I am interested in the people who believed in ghosts and the existence of spirits (I don’t believe in ghosts fyi) like Sir Arthur Conan Doyle and Harry Houdini, and the attempts to use things like cameras and recording devices (all new scientific inventions) to capture these mystery beings.

The protagonist, Stella, is a sceptic, but even she starts to be affected by the strange goings on in her sister’s new home, and bravely decides to try to resolve things and lay angry spirits to rest.

This is an excellent addition to the spooky house canon, and another piece of evidence that we’re living through an excellent revival of Gothic fiction.

*I was kindly gifted a copy of this book but all opinions remain my own.

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Bookstagram Tour: War Girls – Tochi Onyebuchi*

Something a bit different today, I’m taking part in a Bookstagram tour so come join me on Instagram. Below is some info on the book but for my thoughts head over to see some photos I took and check out the rest of the tour too!

Two sisters are torn apart by war and must fight their way back to each other in a futuristic, Black Panther-inspired Nigeria.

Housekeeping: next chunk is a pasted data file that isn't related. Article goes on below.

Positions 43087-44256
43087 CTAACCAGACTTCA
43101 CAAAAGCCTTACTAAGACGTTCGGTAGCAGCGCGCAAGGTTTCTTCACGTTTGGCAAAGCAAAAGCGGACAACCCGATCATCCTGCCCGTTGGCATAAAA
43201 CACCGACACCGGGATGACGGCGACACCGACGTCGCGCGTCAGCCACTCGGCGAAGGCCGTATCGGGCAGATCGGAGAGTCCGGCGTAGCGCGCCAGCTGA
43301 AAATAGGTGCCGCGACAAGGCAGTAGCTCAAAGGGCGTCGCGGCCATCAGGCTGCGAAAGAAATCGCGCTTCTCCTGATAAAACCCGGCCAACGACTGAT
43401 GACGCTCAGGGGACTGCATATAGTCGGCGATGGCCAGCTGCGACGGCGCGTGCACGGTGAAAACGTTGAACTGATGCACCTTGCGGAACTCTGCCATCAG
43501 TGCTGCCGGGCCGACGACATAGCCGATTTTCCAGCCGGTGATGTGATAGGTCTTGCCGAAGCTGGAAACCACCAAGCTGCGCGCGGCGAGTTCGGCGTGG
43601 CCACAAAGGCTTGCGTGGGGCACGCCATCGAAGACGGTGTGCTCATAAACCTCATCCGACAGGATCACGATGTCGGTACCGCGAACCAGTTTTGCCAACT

The year is 2172. Climate change and nuclear disasters have rendered much of earth unlivable. Only the lucky ones have escaped to space colonies in the sky.

In a war-torn Nigeria, battles are fought using flying, deadly mechs and soldiers are outfitted with bionic limbs and artificial organs meant to protect them from the harsh, radiation-heavy climate. Across the nation, as the years-long civil war wages on, survival becomes the only way of life.

Two sisters, Onyii and Ify, dream of more. Their lives have been marked by violence and political unrest. Still, they dream of peace, of hope, of a future together.

And they’re willing to fight an entire war to get there.

Goodreads

Amazon

Tochi Onyebuchi is a writer based in Connecticut. He holds a BA from Yale, an MFA in screenwriting from Tisch, and a JD from Columbia Law School. Tochi is the author of Beasts Made of Night and Crown of Thunder.

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*I was kindly gifted a copy of the book in exchange for taking part in this blog tour but all opinions remain my own.

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Blog Tour: Coming Home to Winter Island – Jo Thomas*

Wrap up warm and prepare to explore the breath-taking beauty of a remote Scottish island and an old house waiting to unlock enchanting family secrets.

Fans of Jill Mansell and Milly Johnson will love this irresistible new winter novel from Jo Thomas.

Do you need to find out where you’ve come from before you can know what the future holds?